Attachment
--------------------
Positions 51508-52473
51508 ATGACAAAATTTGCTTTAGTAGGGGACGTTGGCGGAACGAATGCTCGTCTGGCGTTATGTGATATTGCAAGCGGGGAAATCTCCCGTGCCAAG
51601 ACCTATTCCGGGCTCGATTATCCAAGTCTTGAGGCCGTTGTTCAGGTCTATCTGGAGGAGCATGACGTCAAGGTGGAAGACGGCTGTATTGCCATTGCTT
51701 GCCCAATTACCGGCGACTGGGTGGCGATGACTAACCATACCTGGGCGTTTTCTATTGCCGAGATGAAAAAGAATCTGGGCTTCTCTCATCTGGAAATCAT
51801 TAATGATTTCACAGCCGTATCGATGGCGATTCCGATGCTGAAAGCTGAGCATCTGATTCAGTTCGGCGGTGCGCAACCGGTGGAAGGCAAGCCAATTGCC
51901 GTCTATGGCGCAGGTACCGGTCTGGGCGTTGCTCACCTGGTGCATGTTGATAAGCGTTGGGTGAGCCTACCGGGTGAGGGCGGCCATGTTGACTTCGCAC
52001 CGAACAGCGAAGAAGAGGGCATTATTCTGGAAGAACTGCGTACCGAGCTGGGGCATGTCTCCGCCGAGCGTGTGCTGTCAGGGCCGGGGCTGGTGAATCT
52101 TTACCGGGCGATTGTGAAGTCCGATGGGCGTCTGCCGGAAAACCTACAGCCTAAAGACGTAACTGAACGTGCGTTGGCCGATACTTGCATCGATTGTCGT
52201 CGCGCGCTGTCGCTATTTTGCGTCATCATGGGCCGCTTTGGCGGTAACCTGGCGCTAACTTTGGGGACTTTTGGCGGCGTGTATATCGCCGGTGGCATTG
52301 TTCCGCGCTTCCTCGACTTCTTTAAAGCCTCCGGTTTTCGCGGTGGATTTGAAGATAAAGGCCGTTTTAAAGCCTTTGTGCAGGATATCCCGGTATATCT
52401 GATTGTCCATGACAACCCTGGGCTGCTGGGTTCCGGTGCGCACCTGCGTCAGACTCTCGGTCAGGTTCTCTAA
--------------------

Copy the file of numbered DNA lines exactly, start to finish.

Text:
Positions 51508-52473
51508 ATGACAAAATTTGCTTTAGTAGGGGACGTTGGCGGAACGAATGCTCGTCTGGCGTTATGTGATATTGCAAGCGGGGAAATCTCCCGTGCCAAG
51601 ACCTATTCCGGGCTCGATTATCCAAGTCTTGAGGCCGTTGTTCAGGTCTATCTGGAGGAGCATGACGTCAAGGTGGAAGACGGCTGTATTGCCATTGCTT
51701 GCCCAATTACCGGCGACTGGGTGGCGATGACTAACCATACCTGGGCGTTTTCTATTGCCGAGATGAAAAAGAATCTGGGCTTCTCTCATCTGGAAATCAT
51801 TAATGATTTCACAGCCGTATCGATGGCGATTCCGATGCTGAAAGCTGAGCATCTGATTCAGTTCGGCGGTGCGCAACCGGTGGAAGGCAAGCCAATTGCC
51901 GTCTATGGCGCAGGTACCGGTCTGGGCGTTGCTCACCTGGTGCATGTTGATAAGCGTTGGGTGAGCCTACCGGGTGAGGGCGGCCATGTTGACTTCGCAC
52001 CGAACAGCGAAGAAGAGGGCATTATTCTGGAAGAACTGCGTACCGAGCTGGGGCATGTCTCCGCCGAGCGTGTGCTGTCAGGGCCGGGGCTGGTGAATCT
52101 TTACCGGGCGATTGTGAAGTCCGATGGGCGTCTGCCGGAAAACCTACAGCCTAAAGACGTAACTGAACGTGCGTTGGCCGATACTTGCATCGATTGTCGT
52201 CGCGCGCTGTCGCTATTTTGCGTCATCATGGGCCGCTTTGGCGGTAACCTGGCGCTAACTTTGGGGACTTTTGGCGGCGTGTATATCGCCGGTGGCATTG
52301 TTCCGCGCTTCCTCGACTTCTTTAAAGCCTCCGGTTTTCGCGGTGGATTTGAAGATAAAGGCCGTTTTAAAGCCTTTGTGCAGGATATCCCGGTATATCT
52401 GATTGTCCATGACAACCCTGGGCTGCTGGGTTCCGGTGCGCACCTGCGTCAGACTCTCGGTCAGGTTCTCTAA